Australian industry superfunds: ‘We will create a collective vehicle for ag’

Supers will create an equivalent of IFM for agriculture sometime ‘in the next few years,' Industry Super Australia’s chief economist told the Australia Forum in Melbourne.

Australia’s industry superannuation funds are preparing to launch a collective vehicle for investing in agriculture, Industry Super Australia’s chief economist has said.

Speaking at Agri Investor’s Australia Forum 2018 in Melbourne, Stephen Anthony said: “We will do a collective vehicle, very much like IFM Investors or Industry Super Property Trust, in agriculture over the next few years. We are going to do this. Whether it’s many industry superfunds, or just a few, it will occur.”

Australian superfunds have historically been reluctant to invest at scale in agriculture, with the national government currently conducting an inquiry to determine the reasons behind this.

Anthony said the new vehicle may not necessarily focus on purchasing farm properties themselves, but rather seek to invest in the infrastructure around them and post-farm-gate businesses.

“We don’t necessarily have to buy producers, or even want to buy producers. We want to intensify their production by putting in a backbone of infrastructure around them,” he said.

“Potentially we could own property, but we don’t necessarily want to do that. After the farm gate, there are huge problems farmers face to extract value for their products.”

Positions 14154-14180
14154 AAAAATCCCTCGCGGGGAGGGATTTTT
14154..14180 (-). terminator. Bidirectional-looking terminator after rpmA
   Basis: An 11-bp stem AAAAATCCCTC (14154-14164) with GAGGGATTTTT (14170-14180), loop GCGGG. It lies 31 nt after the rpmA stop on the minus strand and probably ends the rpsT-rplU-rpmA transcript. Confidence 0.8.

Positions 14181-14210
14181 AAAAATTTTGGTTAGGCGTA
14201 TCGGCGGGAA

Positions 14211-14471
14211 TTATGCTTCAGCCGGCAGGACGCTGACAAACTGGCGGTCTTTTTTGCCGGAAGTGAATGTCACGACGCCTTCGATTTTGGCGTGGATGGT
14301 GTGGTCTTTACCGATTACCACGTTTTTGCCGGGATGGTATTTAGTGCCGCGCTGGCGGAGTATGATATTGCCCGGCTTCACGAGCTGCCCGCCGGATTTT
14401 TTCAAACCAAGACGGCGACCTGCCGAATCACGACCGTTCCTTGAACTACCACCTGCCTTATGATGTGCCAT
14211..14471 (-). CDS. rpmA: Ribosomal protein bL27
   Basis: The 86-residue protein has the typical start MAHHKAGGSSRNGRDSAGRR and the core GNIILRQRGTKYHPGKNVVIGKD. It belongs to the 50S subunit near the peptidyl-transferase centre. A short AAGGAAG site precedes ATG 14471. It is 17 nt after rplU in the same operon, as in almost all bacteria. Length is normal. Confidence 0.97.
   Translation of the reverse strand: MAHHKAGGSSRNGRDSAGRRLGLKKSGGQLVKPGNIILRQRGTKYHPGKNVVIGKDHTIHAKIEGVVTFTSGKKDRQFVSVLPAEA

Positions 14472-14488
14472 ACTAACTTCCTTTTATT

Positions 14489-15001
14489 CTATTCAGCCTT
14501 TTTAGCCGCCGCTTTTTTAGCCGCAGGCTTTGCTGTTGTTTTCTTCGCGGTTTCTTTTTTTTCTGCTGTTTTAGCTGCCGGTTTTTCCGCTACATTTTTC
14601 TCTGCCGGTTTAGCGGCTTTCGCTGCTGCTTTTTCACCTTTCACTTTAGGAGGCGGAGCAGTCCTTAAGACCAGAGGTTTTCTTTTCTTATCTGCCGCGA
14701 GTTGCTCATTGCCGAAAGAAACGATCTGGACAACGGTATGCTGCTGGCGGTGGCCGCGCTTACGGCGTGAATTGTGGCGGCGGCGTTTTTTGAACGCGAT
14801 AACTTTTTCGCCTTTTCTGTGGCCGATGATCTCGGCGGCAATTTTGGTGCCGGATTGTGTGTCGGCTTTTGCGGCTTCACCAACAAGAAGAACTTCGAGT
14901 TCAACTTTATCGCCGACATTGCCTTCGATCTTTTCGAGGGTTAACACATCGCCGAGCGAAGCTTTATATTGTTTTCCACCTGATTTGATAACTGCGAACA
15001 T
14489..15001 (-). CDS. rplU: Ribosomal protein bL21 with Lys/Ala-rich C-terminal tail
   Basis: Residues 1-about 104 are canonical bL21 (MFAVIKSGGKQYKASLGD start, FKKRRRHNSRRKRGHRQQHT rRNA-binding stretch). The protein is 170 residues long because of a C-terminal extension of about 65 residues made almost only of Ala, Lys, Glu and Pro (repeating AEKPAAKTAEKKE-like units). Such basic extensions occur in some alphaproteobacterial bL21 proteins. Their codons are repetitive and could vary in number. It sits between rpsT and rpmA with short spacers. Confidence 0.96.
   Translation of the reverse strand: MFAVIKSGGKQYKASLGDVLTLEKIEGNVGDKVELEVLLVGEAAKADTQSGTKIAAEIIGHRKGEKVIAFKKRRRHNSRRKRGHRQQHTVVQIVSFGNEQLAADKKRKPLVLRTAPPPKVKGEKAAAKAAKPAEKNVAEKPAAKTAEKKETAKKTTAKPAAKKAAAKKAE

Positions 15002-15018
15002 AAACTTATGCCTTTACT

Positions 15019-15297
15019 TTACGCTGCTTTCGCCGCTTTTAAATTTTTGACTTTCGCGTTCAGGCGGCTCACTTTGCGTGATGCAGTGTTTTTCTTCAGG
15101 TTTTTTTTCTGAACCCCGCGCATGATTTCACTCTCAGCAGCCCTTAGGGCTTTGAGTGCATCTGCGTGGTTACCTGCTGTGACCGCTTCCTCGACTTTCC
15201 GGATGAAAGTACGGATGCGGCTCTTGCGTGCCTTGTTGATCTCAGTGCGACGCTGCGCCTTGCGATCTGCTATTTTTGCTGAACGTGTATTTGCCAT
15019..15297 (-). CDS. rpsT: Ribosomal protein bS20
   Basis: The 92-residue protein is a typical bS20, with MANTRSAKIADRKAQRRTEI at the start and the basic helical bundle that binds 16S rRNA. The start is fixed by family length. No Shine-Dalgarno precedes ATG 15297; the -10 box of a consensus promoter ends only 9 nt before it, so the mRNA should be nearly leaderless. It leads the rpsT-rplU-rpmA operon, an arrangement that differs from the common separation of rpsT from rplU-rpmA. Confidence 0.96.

On the new vehicle’s potential strategy, Anthony did not rule out deploying pre-farm-gate capital, but emphasized the need to be respectful of producers.

“The last thing anybody would want me to do is tell you our funds are going to walk into the sector and take it over. I don’t think that would be in the best interests of anyone,” he said. “Australian producers need something equivalent to the old mutual institutions that used to provide a backbone to help them.

“In the absence of that, only large family operations can really achieve the sort of returns that are acceptable to financial markets. It may be possible through some sort of networked operation to do better than that.”

Anthony added that the collective vehicle could look to deal with the domestic grocery duopoly in Australia, where the market is dominated by two supermarket chains, Coles and Woolworths, which has not always resulted in the best outcomes for farmers.

He echoed comments made by Hostplus chief investment officer Sam Sicilia to Agri Investor in April 2018, who said superfunds were considering establishing an ‘IFM for agriculture’ and that high-level talks had already taken place.

“It’s going to take a collective investment spirit to solve the risk-management problem in agriculture and to get superfunds interested in investing,” he said in April.

Sicilia also noted that a research paper produced by ISA, and led by Anthony, had served as the starting point for discussions on the collective vehicle to begin.

Submissions to the inquiry into superfund investment in Australian agriculture close on June 22.